Career Aspiration: I hope to become a professor in order to help inspire and motivate the next generation of scientists and engineers while continuing to do research in biofuels that will Splay a role in changing the world of tomorrow.

“I want to share my passion for science with students through hands-on demonstrations and experiments that will inspire excitement and wonder to pursue better questions, all while illustrating the impact science and engineering has on the world around them.”

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Lee Trask

Email: leetrask@iastate.edu

Institution: Iowa State University

Degree Level: Ph.D. Candidate

Research Mentor: Dr. Eric Cochran

DEPARTMENT: Department of Chemical and Biological Engineering

Research Title: Self-Consistent Field Theory Simulations of Block Copolymers

Research Summary: I study how block copolymers behave on very small length scales.  Instead of creating these polymer systems in the lab and then characterizing them with experimental methods such as SAXS or rheology, I create mathematical models to describe them.  With these models in place, I can study large classes of block copolymers on the computer.  In particular, I have studied how these methods work in practice along with several different polymer systems.  These systems include multiblock copolymers, gradient copolymers, rod-block copolymers, and the introduction of nano-sized particles into a polymer matrix.

Research Connection: Polymers are everywhere in our lives!  However, applications using existing polymer systems are often not optimized for the application.  There are also applications that do not currently use polymers but could with the proper polymer system.  These applications could include polymer based electronics, solar panels, or battery technologies.  When we perform the simulations to understand how polymers behave, we determine what polymers can work in these applications.

Career Aspiration: I hope to work for an industrial institution.  Quite often, especially for aging infrastructures, these institutions are pieced together or repaired in a manner that simply keeps the processes running.  This creates inefficiencies and bottlenecks in the facilities as a whole.  Computational methods can find this deficiencies and develop methods to optimize the process.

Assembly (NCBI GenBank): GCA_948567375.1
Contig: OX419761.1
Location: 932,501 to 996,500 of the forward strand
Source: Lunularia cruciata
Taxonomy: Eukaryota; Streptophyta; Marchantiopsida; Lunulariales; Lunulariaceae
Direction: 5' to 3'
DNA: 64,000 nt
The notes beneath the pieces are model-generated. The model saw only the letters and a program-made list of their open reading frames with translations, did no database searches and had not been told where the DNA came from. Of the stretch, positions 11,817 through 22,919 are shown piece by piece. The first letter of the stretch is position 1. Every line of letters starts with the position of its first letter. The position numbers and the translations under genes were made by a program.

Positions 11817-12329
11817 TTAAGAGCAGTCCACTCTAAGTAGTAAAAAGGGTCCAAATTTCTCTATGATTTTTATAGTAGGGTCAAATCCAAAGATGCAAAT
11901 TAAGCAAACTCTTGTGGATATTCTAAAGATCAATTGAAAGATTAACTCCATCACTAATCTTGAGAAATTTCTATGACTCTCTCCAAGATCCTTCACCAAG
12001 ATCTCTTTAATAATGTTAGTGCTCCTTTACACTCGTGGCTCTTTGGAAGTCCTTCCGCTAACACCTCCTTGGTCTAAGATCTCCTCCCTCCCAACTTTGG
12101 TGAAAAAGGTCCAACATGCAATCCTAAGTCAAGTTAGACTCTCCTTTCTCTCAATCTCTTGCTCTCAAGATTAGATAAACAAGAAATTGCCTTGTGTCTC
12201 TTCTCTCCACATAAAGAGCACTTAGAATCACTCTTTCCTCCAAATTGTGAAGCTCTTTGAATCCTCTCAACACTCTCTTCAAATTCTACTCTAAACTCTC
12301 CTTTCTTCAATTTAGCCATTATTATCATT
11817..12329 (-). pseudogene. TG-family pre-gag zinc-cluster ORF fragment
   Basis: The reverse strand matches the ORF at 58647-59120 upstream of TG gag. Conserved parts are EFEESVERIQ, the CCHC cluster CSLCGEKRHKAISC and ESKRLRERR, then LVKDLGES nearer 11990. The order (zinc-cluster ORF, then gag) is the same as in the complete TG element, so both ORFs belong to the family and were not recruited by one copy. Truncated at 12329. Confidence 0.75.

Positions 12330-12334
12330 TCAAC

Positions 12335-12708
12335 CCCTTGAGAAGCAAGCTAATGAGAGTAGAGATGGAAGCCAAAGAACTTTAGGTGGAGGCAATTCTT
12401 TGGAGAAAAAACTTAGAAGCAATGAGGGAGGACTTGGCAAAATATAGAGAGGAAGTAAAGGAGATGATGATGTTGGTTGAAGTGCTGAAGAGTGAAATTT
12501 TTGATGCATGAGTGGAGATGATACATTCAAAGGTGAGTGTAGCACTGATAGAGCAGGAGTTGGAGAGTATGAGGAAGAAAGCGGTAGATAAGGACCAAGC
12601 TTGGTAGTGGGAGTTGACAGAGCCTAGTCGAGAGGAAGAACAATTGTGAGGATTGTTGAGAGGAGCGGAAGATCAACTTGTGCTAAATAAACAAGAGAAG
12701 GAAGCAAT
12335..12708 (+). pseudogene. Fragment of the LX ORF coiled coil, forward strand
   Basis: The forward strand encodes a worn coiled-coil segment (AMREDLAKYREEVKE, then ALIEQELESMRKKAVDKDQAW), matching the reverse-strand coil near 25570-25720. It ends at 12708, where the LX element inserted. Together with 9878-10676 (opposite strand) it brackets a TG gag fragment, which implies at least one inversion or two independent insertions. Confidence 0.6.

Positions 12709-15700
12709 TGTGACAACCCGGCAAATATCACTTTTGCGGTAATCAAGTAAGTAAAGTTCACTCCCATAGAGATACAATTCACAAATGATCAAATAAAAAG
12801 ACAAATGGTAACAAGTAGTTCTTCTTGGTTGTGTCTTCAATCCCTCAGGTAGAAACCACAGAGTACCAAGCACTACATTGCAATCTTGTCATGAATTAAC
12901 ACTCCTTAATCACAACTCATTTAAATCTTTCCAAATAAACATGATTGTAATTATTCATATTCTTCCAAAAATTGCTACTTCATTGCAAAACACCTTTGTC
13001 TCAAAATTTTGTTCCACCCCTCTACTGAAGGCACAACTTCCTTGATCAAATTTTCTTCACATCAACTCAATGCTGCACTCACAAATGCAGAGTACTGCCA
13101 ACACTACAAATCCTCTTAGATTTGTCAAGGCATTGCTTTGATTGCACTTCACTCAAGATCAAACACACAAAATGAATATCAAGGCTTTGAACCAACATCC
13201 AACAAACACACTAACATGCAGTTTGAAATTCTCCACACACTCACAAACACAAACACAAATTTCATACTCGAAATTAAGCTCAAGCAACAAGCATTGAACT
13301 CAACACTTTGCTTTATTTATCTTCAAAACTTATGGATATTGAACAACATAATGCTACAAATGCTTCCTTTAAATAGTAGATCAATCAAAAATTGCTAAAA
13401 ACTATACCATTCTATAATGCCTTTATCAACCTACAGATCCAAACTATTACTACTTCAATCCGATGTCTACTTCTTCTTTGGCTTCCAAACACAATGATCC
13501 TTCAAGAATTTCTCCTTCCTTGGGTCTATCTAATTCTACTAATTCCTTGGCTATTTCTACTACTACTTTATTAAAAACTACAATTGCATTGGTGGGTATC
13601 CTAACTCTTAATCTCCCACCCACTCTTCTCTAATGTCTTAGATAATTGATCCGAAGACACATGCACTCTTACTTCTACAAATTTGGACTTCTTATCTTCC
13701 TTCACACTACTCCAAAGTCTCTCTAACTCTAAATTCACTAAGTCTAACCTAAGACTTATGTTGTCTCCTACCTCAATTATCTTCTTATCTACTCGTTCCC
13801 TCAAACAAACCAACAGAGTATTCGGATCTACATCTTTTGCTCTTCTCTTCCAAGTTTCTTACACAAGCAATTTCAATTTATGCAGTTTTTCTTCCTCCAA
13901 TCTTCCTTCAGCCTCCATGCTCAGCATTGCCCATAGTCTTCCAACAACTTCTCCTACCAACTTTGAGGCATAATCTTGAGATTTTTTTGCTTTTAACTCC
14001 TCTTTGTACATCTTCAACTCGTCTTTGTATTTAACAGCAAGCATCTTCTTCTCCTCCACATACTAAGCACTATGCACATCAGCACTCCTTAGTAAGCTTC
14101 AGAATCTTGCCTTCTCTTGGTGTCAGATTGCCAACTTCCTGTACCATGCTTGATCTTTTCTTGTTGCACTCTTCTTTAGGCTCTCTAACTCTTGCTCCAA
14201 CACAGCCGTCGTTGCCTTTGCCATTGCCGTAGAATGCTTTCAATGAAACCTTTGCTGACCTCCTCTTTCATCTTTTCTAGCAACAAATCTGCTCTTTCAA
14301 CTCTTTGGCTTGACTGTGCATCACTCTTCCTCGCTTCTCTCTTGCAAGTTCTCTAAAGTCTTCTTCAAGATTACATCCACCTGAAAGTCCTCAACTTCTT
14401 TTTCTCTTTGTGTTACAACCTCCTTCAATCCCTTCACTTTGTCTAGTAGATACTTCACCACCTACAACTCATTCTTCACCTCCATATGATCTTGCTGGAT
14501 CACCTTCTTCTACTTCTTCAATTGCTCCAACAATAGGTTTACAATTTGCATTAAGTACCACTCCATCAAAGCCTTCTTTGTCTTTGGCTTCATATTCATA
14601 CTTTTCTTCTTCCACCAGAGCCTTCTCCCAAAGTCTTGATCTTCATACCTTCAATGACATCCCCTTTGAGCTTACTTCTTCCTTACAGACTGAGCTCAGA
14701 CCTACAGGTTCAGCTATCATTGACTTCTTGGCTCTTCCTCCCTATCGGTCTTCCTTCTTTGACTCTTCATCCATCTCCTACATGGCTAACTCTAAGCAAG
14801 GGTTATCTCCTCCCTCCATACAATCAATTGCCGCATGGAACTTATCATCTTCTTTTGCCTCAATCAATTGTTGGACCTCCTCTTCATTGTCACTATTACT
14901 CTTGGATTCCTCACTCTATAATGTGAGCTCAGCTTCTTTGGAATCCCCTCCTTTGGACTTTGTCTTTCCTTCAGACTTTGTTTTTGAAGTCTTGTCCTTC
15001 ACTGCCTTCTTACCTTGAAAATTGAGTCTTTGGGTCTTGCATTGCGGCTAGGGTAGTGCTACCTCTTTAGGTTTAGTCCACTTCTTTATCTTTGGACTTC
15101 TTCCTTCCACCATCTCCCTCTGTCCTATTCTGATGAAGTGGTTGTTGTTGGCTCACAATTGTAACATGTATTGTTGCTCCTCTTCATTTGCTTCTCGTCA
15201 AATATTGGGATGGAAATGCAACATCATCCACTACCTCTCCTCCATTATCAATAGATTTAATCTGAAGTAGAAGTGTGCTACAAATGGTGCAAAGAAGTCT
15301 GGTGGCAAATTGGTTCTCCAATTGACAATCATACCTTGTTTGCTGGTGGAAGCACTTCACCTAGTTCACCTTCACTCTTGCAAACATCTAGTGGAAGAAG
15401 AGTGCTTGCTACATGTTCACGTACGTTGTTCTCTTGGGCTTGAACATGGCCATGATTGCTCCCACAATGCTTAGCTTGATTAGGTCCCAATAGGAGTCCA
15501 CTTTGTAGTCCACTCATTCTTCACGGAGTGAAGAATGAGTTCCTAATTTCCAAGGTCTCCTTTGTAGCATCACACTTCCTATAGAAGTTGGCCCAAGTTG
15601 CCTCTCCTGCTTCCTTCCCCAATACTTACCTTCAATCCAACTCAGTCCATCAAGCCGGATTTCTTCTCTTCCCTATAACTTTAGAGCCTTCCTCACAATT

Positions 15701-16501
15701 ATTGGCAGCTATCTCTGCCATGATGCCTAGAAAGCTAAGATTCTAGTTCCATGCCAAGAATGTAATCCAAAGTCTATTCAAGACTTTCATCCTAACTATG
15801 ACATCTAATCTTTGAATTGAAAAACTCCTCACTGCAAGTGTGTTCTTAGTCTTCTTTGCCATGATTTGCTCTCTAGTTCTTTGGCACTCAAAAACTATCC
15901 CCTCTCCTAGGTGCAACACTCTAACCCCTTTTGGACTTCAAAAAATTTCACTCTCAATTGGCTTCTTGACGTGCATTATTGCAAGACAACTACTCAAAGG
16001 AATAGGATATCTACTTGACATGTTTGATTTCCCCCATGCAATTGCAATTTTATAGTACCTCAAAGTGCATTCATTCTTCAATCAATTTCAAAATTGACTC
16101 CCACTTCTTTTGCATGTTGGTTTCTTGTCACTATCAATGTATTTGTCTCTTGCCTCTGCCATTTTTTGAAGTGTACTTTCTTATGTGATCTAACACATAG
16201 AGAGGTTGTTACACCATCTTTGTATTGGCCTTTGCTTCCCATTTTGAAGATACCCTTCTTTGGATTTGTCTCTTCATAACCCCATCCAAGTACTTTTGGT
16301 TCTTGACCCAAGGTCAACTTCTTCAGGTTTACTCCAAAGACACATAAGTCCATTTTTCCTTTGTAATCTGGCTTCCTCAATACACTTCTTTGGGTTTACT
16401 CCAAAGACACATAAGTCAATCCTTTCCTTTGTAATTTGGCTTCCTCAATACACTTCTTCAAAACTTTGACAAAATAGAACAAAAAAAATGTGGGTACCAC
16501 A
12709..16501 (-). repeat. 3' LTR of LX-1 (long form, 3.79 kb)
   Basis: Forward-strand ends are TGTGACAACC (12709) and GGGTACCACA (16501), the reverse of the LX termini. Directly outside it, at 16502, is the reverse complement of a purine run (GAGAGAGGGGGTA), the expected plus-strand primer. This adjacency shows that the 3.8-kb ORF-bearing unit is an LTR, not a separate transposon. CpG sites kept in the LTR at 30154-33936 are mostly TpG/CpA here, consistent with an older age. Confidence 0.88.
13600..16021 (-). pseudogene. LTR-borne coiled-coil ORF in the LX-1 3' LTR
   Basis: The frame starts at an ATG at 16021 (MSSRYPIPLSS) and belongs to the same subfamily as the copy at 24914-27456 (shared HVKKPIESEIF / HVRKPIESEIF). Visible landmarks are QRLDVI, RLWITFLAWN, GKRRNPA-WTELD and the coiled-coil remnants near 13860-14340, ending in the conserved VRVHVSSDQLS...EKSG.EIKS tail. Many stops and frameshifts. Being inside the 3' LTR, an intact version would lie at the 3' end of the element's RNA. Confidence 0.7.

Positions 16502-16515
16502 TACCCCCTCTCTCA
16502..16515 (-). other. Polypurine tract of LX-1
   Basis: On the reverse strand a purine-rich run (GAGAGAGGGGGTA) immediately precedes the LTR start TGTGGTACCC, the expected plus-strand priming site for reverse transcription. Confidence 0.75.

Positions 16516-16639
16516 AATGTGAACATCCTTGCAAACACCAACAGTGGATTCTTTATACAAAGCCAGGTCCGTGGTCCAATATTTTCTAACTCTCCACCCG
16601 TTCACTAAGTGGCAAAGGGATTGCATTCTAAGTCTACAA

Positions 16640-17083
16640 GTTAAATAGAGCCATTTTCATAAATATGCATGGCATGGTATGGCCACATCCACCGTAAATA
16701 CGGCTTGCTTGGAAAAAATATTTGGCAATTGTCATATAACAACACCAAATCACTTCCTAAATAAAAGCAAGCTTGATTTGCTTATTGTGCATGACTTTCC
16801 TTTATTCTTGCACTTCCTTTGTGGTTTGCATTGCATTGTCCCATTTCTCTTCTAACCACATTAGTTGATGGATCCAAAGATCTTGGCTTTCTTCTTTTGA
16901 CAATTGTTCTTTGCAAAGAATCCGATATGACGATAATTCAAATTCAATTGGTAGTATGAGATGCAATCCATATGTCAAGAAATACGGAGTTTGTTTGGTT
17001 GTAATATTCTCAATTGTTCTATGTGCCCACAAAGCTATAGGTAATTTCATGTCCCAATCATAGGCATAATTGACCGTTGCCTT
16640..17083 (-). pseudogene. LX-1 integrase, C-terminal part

“If I can convince even one student that math and science can be used in a fun and interesting way, my Symbi experience will be a resounding success.”

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Bryon Upton

Institution: Iowa State University

Degree Level: Ph.D. Candidate

Research Mentor: Dr. Basil J. Nikolau

Department: Department of Biochemistry, Biophysics, and Molecular Biology

Research Title: Identifying and understanding diversity within the acyl-CoA carboxylase enzyme family

Research Summary: My research started with the study of the natural diversity found within a model plant (Arabidopsis) in a class of enzymes known as acyl-CoA carboxylases. It has in more recent history been expanded to searching for further diversity within the entire biosphere. The goal of my research is to understand at a molecular level the differences in these enzymes which make them specific for one chemical reaction and not another. This, we hope, will lead to the discovery or engineering of novel enzymes which can create new chemical products useful to society.

Research Connection: As part of the NSF-Center for Biorenewable Chemicals (CBiRC), our vision is to create biorenewable chemicals which will replace those currently created using petroleum. To achieve this goal, the center has paired biochemists/molecular biologists with chemical engineers. My research hopes to provide a step along the chemical process which can be altered to create chemical diversity in the types of products the center hopes to create.

Career Aspiration: Bryon hopes to continue doing research while teaching at the collegiate level.

"I hope to help middle school students realize that science is more then memorizing "facts" from a book, that it can be fun, exciting, and help solve real world problems. At the same time, I hope to improve my ability to communicate my research (and science in general) to the public."

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Emma White

Institution: Iowa State University

Degree Level: Ph.D. Candidate

Research Mentor: Dr. Iver Anderson and Dr. Steve Martin

Department: Department of Materials Science and Engineering

Research Title: Development of Novel Carbon Coated Alloy Nano-particulate Materials for Use as Anode Materials in Lithium Ion Batteries